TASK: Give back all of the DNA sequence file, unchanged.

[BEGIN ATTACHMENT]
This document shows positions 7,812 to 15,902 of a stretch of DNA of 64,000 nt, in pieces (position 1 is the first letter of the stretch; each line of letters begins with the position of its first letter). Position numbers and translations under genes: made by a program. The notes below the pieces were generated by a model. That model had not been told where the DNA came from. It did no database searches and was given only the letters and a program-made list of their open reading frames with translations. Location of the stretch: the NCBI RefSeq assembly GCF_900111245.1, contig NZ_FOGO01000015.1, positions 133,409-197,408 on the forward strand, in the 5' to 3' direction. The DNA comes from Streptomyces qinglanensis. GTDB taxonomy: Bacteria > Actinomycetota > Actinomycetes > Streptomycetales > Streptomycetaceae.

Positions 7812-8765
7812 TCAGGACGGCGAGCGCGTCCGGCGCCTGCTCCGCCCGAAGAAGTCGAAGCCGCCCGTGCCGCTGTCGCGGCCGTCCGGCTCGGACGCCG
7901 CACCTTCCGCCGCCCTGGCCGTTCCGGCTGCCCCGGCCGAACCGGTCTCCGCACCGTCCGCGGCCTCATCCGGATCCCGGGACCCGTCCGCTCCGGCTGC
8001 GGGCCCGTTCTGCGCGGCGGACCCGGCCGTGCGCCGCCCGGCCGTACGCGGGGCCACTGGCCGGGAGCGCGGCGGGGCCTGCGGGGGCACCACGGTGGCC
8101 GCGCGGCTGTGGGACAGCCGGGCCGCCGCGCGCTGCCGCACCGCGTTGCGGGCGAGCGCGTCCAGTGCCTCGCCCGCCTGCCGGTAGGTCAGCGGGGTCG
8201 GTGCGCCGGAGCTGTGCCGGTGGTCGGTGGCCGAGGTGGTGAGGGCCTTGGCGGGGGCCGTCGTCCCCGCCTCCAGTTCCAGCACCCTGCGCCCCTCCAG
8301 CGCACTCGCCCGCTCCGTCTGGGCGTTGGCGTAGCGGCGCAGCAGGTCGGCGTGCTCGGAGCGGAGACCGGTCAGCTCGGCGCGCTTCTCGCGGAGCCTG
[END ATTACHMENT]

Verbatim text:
This document shows positions 7,812 to 15,902 of a stretch of DNA of 64,000 nt, in pieces (position 1 is the first letter of the stretch; each line of letters begins with the position of its first letter). Position numbers and translations under genes: made by a program. The notes below the pieces were generated by a model. That model had not been told where the DNA came from. It did no database searches and was given only the letters and a program-made list of their open reading frames with translations. Location of the stretch: the NCBI RefSeq assembly GCF_900111245.1, contig NZ_FOGO01000015.1, positions 133,409-197,408 on the forward strand, in the 5' to 3' direction. The DNA comes from Streptomyces qinglanensis. GTDB taxonomy: Bacteria > Actinomycetota > Actinomycetes > Streptomycetales > Streptomycetaceae.

Positions 7812-8765
7812 TCAGGACGGCGAGCGCGTCCGGCGCCTGCTCCGCCCGAAGAAGTCGAAGCCGCCCGTGCCGCTGTCGCGGCCGTCCGGCTCGGACGCCG
7901 CACCTTCCGCCGCCCTGGCCGTTCCGGCTGCCCCGGCCGAACCGGTCTCCGCACCGTCCGCGGCCTCATCCGGATCCCGGGACCCGTCCGCTCCGGCTGC
8001 GGGCCCGTTCTGCGCGGCGGACCCGGCCGTGCGCCGCCCGGCCGTACGCGGGGCCACTGGCCGGGAGCGCGGCGGGGCCTGCGGGGGCACCACGGTGGCC
8101 GCGCGGCTGTGGGACAGCCGGGCCGCCGCGCGCTGCCGCACCGCGTTGCGGGCGAGCGCGTCCAGTGCCTCGCCCGCCTGCCGGTAGGTCAGCGGGGTCG
8201 GTGCGCCGGAGCTGTGCCGGTGGTCGGTGGCCGAGGTGGTGAGGGCCTTGGCGGGGGCCGTCGTCCCCGCCTCCAGTTCCAGCACCCTGCGCCCCTCCAG
8301 CGCACTCGCCCGCTCCGTCTGGGCGTTGGCGTAGCGGCGCAGCAGGTCGGCGTGCTCGGAGCGGAGACCGGTCAGCTCGGCGCGCTTCTCGCGGAGCCTG